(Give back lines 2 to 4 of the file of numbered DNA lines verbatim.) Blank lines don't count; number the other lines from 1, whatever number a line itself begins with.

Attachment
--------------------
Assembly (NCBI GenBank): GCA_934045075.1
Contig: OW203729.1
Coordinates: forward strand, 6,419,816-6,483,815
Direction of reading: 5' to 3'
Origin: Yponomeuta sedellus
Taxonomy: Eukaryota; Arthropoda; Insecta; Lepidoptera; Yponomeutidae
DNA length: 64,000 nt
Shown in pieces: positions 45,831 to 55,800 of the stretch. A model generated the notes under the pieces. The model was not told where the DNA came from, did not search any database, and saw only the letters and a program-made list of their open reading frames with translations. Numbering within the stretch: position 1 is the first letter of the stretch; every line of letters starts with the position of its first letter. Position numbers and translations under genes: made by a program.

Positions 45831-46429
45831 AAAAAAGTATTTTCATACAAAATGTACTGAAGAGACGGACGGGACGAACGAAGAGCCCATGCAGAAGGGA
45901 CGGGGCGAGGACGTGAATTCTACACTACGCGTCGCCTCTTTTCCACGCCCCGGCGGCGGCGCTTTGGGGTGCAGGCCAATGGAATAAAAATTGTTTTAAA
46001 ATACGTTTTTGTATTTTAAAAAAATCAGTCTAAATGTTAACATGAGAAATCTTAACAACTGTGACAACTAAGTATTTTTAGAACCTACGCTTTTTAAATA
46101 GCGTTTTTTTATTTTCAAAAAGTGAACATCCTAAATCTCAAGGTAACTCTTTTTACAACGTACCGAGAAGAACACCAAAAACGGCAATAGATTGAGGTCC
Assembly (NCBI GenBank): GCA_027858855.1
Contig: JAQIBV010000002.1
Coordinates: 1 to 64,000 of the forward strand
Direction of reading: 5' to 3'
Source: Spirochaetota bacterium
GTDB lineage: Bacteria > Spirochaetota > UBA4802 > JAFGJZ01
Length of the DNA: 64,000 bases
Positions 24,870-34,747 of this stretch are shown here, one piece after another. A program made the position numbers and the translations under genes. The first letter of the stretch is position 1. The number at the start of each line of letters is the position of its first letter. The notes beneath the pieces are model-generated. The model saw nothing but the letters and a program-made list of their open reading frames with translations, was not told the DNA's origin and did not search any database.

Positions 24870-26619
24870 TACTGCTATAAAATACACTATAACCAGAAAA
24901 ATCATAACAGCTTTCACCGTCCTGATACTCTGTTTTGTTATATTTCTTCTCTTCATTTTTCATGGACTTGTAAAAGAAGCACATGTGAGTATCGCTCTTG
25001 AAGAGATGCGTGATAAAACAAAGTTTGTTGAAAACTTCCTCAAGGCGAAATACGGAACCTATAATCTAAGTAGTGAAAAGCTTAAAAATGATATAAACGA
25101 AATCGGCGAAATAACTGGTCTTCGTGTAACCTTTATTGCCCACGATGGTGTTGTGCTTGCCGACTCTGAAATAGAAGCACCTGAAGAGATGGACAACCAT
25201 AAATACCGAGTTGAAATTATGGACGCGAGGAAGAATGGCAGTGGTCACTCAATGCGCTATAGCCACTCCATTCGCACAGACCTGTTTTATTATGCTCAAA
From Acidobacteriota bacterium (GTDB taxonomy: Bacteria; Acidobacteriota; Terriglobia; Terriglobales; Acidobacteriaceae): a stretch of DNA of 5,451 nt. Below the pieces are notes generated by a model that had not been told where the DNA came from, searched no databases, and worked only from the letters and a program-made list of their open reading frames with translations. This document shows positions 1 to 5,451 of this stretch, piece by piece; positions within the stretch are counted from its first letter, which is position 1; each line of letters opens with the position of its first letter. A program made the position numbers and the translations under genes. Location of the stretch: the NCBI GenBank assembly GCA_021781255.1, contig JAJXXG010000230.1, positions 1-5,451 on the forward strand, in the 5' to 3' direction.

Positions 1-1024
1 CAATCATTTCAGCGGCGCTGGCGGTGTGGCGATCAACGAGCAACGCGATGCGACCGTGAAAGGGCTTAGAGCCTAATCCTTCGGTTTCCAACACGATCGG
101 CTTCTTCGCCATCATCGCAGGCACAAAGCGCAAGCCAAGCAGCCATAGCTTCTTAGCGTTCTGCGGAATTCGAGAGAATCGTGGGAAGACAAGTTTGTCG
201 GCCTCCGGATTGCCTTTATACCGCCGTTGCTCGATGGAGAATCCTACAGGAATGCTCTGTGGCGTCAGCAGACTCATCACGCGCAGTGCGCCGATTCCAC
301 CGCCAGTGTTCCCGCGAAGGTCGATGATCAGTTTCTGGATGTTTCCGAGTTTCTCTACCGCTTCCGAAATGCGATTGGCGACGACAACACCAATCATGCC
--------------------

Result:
Contig: OW203729.1
Coordinates: forward strand, 6,419,816-6,483,815
Direction of reading: 5' to 3'